February 24, 2016
Registration of Blogs– A retrogressive move for Malaysian “Democracy“
by Hafidz Baharom
During the weekend, Deputy Home Minister Dato’ Nur Jazlan Mohamed said that there are plans for the registration of blogs under the Ministry of Communication and Multimedia as a way to stop irresponsibility and slander.
Nur Jazlan told Bernama that this was already being done in Singapore. Now, after excessive Google searches and even asking Singaporeans, there is no information on such a registry nor a website to allow their citizens to do the registration process online.
In fact, the closest thing to what Nur Jazlan is talking about took place in June 2013. A friend highlighted the article which was published in The Economist which talked about plans of registering blogs only related to the news.
And yet all the links to the Media Development Authority of Singapore have now gone bust. Do give it a try. However, there was a guideline on registering news-related blogs reaching more than 50,000 viewers. Is this what Nur Jazlan is proposing?
Since Tan Sri Salleh Said Keruak and Tan Sri Mohamed Apandi Ali are all gung ho about stopping slander in the news, perhaps they would like to investigate the deputy minister and the Bernama journalist who typed up the article – you know, out of the need to eat their own words.
Or maybe the Prime Minister of Singapore would like to threaten to sue Bernama but only if Bernama agrees to Singaporean law and gives up the freedom of the press. Wait, that sounds really similar to something someone was trying to do here to another media organisation.
In fact, does any government that is not under some form of dictatorship or a junta, register blogs maintained by their citizens? In 2009, the Committee to Protect Journalists listed 10 of the worst nations for bloggers – Myanmar, Iran, Cuba, Saudi Arabia, Vietnam, Cambodia, Tunisia, China, Turkmenistan and Egypt.
Since then, both Myanmar and Tunisia might have gone through some changes – hopefully a change that can undo these draconian laws.
There are always reasons for measures to be taken to protect national security, but registering blogs to avoid slander is not the answer. In fact, the bigger picture is simple – nobody trusts the government any more.
Nobody reads blogs – let alone take them seriously – unless there is a reason to, and the number one reason for a government to suddenly take blogs seriously is due to people not trusting the government as a source of information.What Nur Jazlan is suggesting is the same problem the 10 governments above have – a lack of trust in their own people and the transparency to allow their citizens to ask questions and highlight if things are wrong or even if there are discrepancies.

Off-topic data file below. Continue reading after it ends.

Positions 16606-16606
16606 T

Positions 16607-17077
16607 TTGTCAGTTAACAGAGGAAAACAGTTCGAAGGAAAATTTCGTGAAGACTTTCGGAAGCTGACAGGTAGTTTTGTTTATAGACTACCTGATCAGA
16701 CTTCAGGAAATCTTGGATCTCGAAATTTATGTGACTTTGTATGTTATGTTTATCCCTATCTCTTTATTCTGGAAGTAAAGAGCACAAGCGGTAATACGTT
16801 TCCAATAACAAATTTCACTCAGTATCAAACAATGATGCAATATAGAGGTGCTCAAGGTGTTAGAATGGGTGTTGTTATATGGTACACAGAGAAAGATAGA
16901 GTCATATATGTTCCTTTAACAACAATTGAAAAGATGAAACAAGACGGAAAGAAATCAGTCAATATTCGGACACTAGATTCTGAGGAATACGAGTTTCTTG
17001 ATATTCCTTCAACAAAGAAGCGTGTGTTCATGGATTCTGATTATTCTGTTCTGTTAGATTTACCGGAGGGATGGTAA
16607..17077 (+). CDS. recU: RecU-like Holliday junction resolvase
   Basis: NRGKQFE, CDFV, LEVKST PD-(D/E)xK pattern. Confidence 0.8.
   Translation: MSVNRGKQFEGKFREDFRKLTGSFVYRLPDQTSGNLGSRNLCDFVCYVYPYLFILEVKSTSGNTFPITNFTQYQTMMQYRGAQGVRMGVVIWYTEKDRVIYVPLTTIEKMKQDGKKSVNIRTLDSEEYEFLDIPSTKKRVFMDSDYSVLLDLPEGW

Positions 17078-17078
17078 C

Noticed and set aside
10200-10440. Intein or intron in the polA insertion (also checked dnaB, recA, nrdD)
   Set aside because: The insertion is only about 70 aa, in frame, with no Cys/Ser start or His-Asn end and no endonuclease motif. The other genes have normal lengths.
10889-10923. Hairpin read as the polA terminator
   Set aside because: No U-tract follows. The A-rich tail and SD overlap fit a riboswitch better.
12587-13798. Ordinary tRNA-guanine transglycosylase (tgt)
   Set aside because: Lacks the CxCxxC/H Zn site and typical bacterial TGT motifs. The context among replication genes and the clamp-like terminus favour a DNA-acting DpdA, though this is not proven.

Many first world nations have moved on from such bully tactics, as to just censor the media, and instead have used labels, such as “conspiracy theories”, “utter nonsense” and just made it into a war of propaganda between one side and the other.
The government, of course, is already doing this on Facebook and Twitter. So why target bloggers with a mandatory registration threat? Because the government cannot censor these blogs fast enough for the news to spread. And unlike Twitter or Facebook which actually requires people to register and even get governments to investigate and compel these to cooperate, blogs take a life of its own.
Case in point, when the Malaysian Communications and Multimedia Commission (MCMC) threatened to block Medium – a blog service similar to Tumblr and even Blogspot and Livejournal – over entries by whistleblower site Sarawak Report, the blogging service decided to ask local authorities to clarify what was incorrect in the articles.
In a totally draconian move, the MCMC decided it did not need to give any explanation and just blocked the entire Medium blogging service.
Why did it have to take such drastic action?It is simply because the majority of Malaysians who go online, no longer believe the government’s explanations nor do they read mainstream newspapers. Instead, they choose to go for alternative media which makes blog posts into news pieces for the masses.
There is a need to win back trust, surely, but stopping people from writing blogs which could vary in topics from fan fiction to just keeping track of daily deeds, food pictures and restaurant reviews?
This was why Singapore limited it to “news-related” blogs.Not that this is less draconian.
There is no need to go for such measures. All it takes is to properly clarify all questions related to the topics at hand without anyone belonging to the government saying something stupid. After all, isn’t that why you hire public relations people in the Prime Minister’s Office (PMO)?
And if there are any of those holding these posts in the PMO reading this, I would recommend taking some time off to watch BBC’s “In The Thick Of It” and focus primarily on Peter Capaldi’s Malcolm Turnbull. – February 23, 2016.